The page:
To begin with, the platitude “keep religion out of politics” is simplistic and unwise. Right and Left religious or moral views on issues such as abortion, capital punishment, climate change, poverty, and wars affect, and should affect, people’s political views. This is true for people as different as the evangelical supporters of Trump like Franklin Graham (son of Billy Graham) and Pope Francis, who some on the Right have charged with being too political—see here for the pope’s activist views, like those of Soloviev, on the role of religion in politics. When those on the Left, upset with the likes of Jerry Falwell and the Moral Majority in the 1980s, bemoaned the influence that religion was having on politics they tended to forget how much religion influenced the political activities of the Reverend Martin Luther King, Jr. and many other civil rights activists.
In fairness to those on the Right who believe a president can be immoral in his private life and still be worthy of support, those on the Left should remember all the philandering they excused and tolerated in John Kennedy and Bill Clinton—though it is true that many of JFK’s sexual activities were not public knowledge until after his death. Moreover, few people would claim that the most religious individuals, presuming we could make such a judgment, make the best presidents. For example, an aggregate of polls rating our best and worst presidents indicates that the very moralistic Jimmy Carter has seldom been ranked in the top half of our forty-five presidents.
Judgments about candidates’ morality are tied up with our concept of what constitutes authentic religion. Religious beliefs have been employed to justify all sorts of activities, both good and bad, from charitable and compassionate acts to crusades, slavery, wars, and executions. And this is true of most religions, not just Christianity. What is one person’s true religion is another’s heresy. Regarding the recent Alabama election for U. S. senator, New York Times columnist David Brooks stated that many evangelicals who voted for Roy Moore were guilty of idolatry and heresy for putting “politics above personal morality.”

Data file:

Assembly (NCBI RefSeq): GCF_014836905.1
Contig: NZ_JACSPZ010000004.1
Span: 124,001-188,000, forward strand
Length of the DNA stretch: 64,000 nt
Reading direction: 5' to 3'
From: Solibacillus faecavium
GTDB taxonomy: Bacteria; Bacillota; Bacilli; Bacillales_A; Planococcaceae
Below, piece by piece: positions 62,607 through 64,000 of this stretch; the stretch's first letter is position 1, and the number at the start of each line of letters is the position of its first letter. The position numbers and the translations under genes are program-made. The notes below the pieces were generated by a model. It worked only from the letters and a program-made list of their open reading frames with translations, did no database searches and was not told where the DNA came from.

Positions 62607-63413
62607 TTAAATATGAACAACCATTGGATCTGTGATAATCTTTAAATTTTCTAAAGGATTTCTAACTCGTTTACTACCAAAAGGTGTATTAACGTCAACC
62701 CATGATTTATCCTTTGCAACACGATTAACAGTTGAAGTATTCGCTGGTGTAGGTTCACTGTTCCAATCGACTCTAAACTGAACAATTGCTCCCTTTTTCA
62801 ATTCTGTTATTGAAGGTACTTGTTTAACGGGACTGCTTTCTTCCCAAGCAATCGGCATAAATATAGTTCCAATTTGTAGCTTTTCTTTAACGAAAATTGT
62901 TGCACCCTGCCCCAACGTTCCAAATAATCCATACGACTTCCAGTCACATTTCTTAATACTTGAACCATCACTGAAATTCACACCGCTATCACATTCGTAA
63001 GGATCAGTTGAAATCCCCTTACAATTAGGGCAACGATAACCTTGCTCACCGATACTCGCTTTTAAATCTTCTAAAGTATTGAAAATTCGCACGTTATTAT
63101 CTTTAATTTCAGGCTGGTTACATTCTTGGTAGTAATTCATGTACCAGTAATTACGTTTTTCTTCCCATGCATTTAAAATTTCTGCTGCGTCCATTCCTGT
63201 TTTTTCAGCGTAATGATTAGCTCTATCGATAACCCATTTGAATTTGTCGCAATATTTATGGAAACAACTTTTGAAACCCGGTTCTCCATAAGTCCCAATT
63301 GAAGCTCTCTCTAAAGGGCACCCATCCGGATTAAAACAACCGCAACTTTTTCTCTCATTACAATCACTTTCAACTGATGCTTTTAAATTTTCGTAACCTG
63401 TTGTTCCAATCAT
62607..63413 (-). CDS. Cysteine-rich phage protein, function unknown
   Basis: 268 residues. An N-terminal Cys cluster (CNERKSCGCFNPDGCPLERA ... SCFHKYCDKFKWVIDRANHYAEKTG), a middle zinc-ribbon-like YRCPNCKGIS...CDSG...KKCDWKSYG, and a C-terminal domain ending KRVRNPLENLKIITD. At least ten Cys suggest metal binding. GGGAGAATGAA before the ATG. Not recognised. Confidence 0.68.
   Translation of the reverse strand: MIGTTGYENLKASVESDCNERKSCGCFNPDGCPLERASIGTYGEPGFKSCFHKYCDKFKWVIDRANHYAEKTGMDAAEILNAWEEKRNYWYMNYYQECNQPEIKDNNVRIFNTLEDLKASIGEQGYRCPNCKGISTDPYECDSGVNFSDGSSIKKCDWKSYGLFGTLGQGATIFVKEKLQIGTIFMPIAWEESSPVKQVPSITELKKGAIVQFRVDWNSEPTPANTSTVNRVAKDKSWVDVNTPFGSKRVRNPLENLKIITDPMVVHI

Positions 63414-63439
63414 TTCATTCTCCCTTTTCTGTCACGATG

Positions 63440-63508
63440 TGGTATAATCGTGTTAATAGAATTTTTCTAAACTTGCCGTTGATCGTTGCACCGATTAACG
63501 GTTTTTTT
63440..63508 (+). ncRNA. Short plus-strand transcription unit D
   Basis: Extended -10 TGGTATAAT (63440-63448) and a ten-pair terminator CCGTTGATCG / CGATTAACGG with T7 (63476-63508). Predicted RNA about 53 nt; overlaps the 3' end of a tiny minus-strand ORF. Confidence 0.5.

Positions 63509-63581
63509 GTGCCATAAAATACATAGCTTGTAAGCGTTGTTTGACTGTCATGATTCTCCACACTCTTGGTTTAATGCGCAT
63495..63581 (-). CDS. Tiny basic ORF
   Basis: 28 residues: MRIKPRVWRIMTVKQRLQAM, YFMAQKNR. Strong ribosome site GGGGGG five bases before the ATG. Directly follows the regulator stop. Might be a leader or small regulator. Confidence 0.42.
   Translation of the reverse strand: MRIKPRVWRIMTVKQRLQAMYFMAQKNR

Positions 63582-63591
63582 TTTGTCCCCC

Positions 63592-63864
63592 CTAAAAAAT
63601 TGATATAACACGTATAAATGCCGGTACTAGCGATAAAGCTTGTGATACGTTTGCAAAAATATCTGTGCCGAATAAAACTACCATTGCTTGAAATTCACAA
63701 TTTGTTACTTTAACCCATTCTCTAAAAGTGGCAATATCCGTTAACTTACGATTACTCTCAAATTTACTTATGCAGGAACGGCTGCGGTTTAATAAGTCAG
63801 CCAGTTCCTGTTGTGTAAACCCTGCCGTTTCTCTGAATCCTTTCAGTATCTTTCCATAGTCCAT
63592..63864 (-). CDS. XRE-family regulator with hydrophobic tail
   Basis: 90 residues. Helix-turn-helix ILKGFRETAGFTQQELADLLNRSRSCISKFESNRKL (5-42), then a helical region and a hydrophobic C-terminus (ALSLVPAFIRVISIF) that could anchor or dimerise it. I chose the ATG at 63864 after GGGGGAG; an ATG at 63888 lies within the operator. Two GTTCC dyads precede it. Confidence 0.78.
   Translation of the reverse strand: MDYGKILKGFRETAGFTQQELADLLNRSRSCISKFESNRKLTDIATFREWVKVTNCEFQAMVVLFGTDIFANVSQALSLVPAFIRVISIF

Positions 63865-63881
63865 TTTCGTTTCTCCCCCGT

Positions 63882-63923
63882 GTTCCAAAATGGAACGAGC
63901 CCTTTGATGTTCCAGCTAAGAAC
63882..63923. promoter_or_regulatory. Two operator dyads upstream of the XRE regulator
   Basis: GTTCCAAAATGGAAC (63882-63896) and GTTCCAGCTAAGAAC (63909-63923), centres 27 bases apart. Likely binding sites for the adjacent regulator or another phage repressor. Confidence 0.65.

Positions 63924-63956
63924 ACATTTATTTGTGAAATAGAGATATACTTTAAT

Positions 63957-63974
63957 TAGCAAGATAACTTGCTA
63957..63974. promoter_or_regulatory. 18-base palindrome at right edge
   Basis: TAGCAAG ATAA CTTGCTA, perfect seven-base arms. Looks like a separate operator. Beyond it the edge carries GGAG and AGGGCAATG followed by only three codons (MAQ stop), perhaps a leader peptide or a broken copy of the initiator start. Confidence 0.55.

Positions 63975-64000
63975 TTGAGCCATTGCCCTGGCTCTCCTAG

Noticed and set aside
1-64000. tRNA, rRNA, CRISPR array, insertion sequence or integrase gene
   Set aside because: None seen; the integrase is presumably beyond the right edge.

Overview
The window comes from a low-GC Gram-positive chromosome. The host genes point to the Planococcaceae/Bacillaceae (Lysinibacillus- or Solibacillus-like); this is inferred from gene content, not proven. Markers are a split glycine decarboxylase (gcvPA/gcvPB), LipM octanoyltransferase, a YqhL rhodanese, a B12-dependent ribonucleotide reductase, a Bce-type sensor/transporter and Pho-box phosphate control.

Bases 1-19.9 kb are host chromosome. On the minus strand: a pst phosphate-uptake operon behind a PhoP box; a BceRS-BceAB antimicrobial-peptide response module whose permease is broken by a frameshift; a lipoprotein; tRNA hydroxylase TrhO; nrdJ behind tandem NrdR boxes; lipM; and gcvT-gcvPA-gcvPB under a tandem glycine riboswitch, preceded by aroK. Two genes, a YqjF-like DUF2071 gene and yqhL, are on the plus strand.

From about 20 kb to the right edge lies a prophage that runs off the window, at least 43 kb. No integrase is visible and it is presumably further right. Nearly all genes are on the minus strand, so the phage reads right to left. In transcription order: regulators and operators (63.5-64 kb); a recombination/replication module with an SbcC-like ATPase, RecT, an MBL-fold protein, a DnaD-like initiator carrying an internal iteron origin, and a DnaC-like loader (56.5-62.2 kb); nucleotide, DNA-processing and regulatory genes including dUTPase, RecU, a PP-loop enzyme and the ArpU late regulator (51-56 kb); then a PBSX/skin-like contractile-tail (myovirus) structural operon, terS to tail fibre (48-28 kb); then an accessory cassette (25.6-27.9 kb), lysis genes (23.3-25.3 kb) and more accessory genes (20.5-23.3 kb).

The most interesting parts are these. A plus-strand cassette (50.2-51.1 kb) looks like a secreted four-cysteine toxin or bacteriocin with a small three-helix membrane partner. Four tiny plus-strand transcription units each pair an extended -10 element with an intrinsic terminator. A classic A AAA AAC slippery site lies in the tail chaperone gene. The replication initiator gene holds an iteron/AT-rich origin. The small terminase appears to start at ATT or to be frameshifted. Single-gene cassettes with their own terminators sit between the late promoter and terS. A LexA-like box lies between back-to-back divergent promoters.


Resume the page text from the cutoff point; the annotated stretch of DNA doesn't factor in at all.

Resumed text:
Trump’s own religion is a complex matter. New York Times columnist Ross Douthat has referred to the president as the “debauched pagan in the White House.” But Trump considers himself a Christian and wasd influenced by several prominent Protestant ministers.
First on the list is Norman Vincent Peale. Having often heard his sermons in Manhattan, Trump selected him to officiate in 1977 at the first of his three weddings. Peale had authored the 1952 bestseller The Power of Positive Thinking, and predicted Trump would become “the greatest builder of our time.” And Trump considered the minister an important mentorwho taught him to win by thinking positively.
Just as significantly, Peale was one of a number of ministers who waged a “public relations war against the New Deal.” He helped foster a mindset that equated business success with piety and personal economic failure with insufficient religiosity. (Conservative antipathy toward New Deal “collectivism” and welfare policies smoldered thereafter and now under Trump and House Speaker Paul Ryan is being rekindled.)
A more recent influence on Trump has been Paula White, a Florida televangelist spiritual advisor to Trump, chair of his evangelical advisory board, and preacher of what is sometimes referred to as the Prosperity Gospel. The evangelical leader James Dobson claimed that during the 2016 campaign Pastor White converted Trump to evangelicalism, but doubts exist as to whether such a “conversion” really occurred. (Vice President Mike Pence, however, is a fervent evangelical, who helps Trump connect with evangelical communities.) On Christmas 2017, White praised Trump on Fox News: “He’s a man of faith. He is a believer. He’s spiritual. . . . Trump just hasn’t put Christ back in Christmas, but he’s also put prayer back into the White House, he’s put justice. . . and religious freedom back into our courts.”